Student Snippets A Window Into The Daily Life & Thoughts of SLIS Students

The Practicum Binder

If you’ve ever known an SLTP candidate, you’ll know that these two words have a special power over us.  The practicum binder represents the culmination of all the hours of work we put in at our practicum experiences – the rich experiences we have are condensed down into two, massive, three-ring binders filled with papers.  Yet, it’s also really satisfying to see this tangible evidence of all you’ve worked to achieve.
The practicum binder serves as the official documentation of the evidence submitted to the state by Simmons when we graduate, since our diplomas become our initial licenses.  This way, if the state ever wants to audit the program, we will have the evidence to support what we said we did during our student teaching hours.
The binder is a mammoth undertaking, one that must be completed over the course of the semester, within the 100 hours we are meant to work (most candidates work more, but 100 is the official minimum requirement).   It breaks down into four major components (apart from a summary experience reflection and official paperwork): the practicum log, the major and minor projects, lesson plans, and artifacts.

The practicum log is the written, daily record of everything we have done.  The state issues 25 individual standards that must be met, which encompass everything from running and managing a library program to promoting American civic culture, communicating with parents, planning lessons, assessing students, and more.  For each of these standards, we must demonstrate at least three unique pieces of evidence (so at a minimum, we’re talking 75 entries in the log), which can be fulfilled by direct experience, conversations, or even independent reading/research.  It sounds like a lot, and it is, but the good news is that much of what we do winds up fulfilling more than one standard, which helps.  At the end of the semester, we choose the three best pieces of evidence from each standard and submit it to the state.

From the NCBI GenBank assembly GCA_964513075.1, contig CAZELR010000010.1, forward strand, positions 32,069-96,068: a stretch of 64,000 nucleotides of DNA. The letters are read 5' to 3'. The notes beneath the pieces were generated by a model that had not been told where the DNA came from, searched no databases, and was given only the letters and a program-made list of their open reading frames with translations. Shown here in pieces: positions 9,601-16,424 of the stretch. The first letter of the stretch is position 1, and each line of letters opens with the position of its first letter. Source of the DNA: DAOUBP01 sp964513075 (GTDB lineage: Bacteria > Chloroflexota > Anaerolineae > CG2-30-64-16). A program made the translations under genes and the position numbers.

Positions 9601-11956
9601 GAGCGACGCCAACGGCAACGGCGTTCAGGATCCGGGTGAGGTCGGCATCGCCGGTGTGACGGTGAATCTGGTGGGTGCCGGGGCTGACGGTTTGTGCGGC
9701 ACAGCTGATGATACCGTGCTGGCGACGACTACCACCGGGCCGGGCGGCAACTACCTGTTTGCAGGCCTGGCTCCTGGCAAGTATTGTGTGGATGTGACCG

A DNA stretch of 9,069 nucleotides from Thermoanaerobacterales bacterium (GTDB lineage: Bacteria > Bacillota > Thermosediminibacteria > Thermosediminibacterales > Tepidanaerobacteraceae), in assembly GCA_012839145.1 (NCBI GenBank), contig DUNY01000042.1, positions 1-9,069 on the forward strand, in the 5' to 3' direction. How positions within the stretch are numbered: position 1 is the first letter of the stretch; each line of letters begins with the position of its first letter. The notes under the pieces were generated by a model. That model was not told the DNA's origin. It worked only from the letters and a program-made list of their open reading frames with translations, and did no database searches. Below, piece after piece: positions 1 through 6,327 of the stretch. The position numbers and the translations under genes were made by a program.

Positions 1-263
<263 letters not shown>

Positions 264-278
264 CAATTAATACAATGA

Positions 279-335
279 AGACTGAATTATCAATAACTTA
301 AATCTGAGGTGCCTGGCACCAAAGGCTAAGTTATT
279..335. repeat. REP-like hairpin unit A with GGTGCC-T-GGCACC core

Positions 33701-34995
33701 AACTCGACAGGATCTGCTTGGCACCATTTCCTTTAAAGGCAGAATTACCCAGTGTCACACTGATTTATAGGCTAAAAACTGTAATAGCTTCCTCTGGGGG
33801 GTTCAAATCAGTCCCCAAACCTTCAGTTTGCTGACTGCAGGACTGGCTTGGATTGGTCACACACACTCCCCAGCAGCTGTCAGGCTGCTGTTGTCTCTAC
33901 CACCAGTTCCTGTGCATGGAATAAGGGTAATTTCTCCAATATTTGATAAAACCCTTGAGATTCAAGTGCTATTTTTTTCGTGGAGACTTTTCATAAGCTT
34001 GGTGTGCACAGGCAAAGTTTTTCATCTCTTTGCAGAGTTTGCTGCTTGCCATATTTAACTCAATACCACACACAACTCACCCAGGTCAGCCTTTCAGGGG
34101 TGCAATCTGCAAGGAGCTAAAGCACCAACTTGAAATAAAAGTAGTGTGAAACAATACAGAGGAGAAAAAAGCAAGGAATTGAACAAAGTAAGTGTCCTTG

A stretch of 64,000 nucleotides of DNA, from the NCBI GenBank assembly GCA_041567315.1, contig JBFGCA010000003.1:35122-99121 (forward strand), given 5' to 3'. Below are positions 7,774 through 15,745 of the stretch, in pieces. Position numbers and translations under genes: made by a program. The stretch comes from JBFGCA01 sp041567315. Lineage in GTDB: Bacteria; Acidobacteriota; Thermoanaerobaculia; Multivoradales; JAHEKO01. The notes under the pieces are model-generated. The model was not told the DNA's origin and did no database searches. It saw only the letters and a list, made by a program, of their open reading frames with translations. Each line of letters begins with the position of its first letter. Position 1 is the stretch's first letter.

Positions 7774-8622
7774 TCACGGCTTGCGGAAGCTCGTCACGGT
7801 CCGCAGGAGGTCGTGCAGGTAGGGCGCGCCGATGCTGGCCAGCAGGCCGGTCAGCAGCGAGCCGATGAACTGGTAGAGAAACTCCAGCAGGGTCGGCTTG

Next come the projects.  For those doing a practicum (as a student teacher instead of those who are already school librarians), we must do a major project, which is a self-designed and taught unit of at least three lessons, plus a reflection.  Then we must do three minor projects, in the areas of technology, diversity, and administration.  Each project produces work, and we must reflect upon the project as a whole when we are done.
Related to the major project are the lesson plans – you’ve already read that we must write at least three for the unit, but in total, we must teach at least six unique, individually written lessons.  Most students will wind up creating many more than six lessons, but only six need to be submitted with reflections.
Finally, there are artifacts.  These demonstrate products you have collected or actually created that meet the different standards, as well as five mandatory required artifacts.  The required artifacts represent a change this year, and are a sign of Simmons’ commitment to ensuring that the SLTP candidates get a well-rounded pre-professional experience.  We must submit a video of ourselves teaching, along with a reflection, observe three classroom teachers at work, produce two pieces of student assessment, and more.  Another great addition is the required focus on an area of professional development, complete with reflection and annotated bibliography.
The binder is a lot of work, and it can be quite stressful, but somehow, it all comes together at the end. It’s a whirlwind experience, but a great one.